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Epiphany 7 Year C
February 26, 2019, 11:01 AM

Epiphany 7 – February 24 – Year C

Contemplatives in Action

 

In recent years, Jesuit universities have become known as party schools.  This reputation can be blamed – at least a little bit – on the reputation of Jesuits themselves.  Jesuits have become known as a partying order of priests. 

 

My undergraduate studies were at a Jesuit university – Loyola College in Baltimore, Maryland.  I can, unfortunately, report that Loyola largely lived up to its reputation as a party school.  Don’t worry – your priest did not participate in the party life at Loyola – at least for the most part.

 

Instead, I experienced to another part of the Jesuits’ reputation.  In addition to having a reputation as a partying order, Jesuits are also known for their social justice ministries.  It was at Loyola that I first began to understand the connections between my faith in Jesus Christ and my passion for caring for others. 

 

It was also at Loyola that I first experienced Jesuit spirituality.  The Jesuits were founded in the early 1500s by Ignatius of Loyola, a Spanish soldier-priest whose spirituality continues to form and inform others even nearly five hundred years later.  The great example of Jesuit spirituality is Ignatius’ “Spiritual Exercises.”

 

In these “Spiritual Exercises,” Ignatius describes the connection between a person’s faith and a person’s behavior.  This connection – between what we believe and how we act – seems to be a logical connection, but how often does it happen that this connection is broken?  How often do we find ourselves acting in ways that are contrary to what we believe?  

 

A powerful phrase that shows up in the “Spiritual Exercises” is being a “contemplative in action.”  What an interesting and thought-provoking phrase!  A “contemplative in action.”  For many Christians, there can be a pressure to be one or the other.  Either you spend all of your time contemplating the glory of Christ or you spend all your time acting out the glory of Christ.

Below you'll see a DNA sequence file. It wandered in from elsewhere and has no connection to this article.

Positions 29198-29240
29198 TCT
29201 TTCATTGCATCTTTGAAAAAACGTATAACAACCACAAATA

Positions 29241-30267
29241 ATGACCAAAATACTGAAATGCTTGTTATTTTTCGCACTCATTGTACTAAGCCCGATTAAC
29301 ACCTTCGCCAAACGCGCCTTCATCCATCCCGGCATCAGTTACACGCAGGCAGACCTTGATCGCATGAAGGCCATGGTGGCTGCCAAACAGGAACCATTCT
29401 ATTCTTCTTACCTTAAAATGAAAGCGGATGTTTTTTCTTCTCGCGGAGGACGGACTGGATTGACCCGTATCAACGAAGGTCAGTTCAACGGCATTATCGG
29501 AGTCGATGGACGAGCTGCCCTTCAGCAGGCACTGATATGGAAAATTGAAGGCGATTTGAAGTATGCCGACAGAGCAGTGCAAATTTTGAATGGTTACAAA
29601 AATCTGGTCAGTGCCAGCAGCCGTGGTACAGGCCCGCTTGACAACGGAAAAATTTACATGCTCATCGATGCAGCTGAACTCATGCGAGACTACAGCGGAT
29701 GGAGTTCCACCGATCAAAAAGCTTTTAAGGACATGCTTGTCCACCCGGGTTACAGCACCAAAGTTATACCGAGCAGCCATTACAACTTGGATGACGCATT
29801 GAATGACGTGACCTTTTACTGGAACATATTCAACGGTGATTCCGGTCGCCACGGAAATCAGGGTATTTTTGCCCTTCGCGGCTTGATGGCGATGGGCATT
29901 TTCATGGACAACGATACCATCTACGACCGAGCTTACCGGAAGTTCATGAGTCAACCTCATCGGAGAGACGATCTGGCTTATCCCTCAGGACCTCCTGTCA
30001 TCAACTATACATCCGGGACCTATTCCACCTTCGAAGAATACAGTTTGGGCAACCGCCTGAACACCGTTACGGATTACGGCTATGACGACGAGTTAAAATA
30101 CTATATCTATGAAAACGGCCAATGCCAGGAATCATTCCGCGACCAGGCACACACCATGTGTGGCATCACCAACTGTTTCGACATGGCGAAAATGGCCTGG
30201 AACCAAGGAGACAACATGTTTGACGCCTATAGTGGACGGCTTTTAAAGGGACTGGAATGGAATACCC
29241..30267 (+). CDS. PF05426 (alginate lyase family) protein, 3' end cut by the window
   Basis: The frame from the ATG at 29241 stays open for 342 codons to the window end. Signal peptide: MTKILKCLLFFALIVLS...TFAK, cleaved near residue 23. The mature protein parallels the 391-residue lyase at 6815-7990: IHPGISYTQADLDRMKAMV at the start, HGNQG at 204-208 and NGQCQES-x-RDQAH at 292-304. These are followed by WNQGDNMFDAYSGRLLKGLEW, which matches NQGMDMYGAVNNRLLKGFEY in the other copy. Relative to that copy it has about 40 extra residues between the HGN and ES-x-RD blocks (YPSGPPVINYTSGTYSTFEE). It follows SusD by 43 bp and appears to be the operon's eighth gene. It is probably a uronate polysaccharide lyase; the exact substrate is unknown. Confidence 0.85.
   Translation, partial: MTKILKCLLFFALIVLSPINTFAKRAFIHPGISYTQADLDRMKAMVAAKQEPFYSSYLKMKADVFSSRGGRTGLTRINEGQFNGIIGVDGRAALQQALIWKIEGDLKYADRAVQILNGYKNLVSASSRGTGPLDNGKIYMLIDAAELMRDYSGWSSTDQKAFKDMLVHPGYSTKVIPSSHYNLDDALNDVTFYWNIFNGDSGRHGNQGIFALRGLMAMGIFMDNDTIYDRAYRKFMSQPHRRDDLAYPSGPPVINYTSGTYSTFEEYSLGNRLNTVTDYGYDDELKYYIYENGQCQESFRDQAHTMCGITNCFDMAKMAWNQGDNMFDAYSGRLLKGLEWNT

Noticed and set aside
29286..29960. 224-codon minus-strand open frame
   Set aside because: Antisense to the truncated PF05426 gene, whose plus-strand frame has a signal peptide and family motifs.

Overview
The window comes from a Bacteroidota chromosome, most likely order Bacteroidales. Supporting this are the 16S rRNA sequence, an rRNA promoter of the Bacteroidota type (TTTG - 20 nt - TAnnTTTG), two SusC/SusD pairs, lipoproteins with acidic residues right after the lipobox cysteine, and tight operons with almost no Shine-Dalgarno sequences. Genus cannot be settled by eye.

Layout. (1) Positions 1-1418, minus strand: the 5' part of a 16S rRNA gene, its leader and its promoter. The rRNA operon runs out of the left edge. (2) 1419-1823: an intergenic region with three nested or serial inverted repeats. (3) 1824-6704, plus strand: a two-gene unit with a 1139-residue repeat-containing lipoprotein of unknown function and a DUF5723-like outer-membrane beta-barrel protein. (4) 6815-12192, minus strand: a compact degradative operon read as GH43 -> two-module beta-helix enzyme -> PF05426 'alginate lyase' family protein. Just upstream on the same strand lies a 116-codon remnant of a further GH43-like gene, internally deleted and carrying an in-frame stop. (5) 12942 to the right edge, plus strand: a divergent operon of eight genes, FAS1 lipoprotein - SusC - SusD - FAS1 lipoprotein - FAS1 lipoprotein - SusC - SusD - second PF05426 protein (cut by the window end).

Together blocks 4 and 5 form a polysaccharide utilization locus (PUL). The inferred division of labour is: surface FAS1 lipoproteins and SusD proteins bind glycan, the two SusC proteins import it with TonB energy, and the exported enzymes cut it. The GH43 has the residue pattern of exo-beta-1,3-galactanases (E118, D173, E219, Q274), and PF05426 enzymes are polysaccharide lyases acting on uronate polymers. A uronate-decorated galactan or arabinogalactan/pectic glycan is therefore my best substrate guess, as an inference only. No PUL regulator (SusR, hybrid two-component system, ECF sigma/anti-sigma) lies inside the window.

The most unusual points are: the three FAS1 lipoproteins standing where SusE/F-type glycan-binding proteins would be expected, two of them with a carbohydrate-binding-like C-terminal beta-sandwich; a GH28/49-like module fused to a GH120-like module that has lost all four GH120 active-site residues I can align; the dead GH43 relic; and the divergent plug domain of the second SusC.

What Ignatius suggests is that the Christian faith needs to be a balance of the two – contemplation and action.  He called this being a “contemplative in action.”  A faithful Christian is in deep need of deep prayer while also compelled by faith in Christ to a life of action.  Faith that is only lived out in a person’s prayer closet is incomplete, just as faith that is only lived out by feeding those who are hungry is incomplete. 

 

I don’t know how popular I would be among Jesuits if I told them that Ignatius did not invent the idea of being a contemplative in action.  Maybe Ignatius was the first to use that phrase – I don’t know – but balancing contemplation and action is an ancient, ancient idea, going as far back as the Hebrew scriptures.

 

For example, in today’s Psalm, the author tells the people to “put (their) trust in God AND do good.”  My guess is that – even in ancient Israel – there was a tension between contemplation and action.  There were probably people who spent all their time trusting in God – a trust that showed itself as spending lots of time in studying scripture and praying.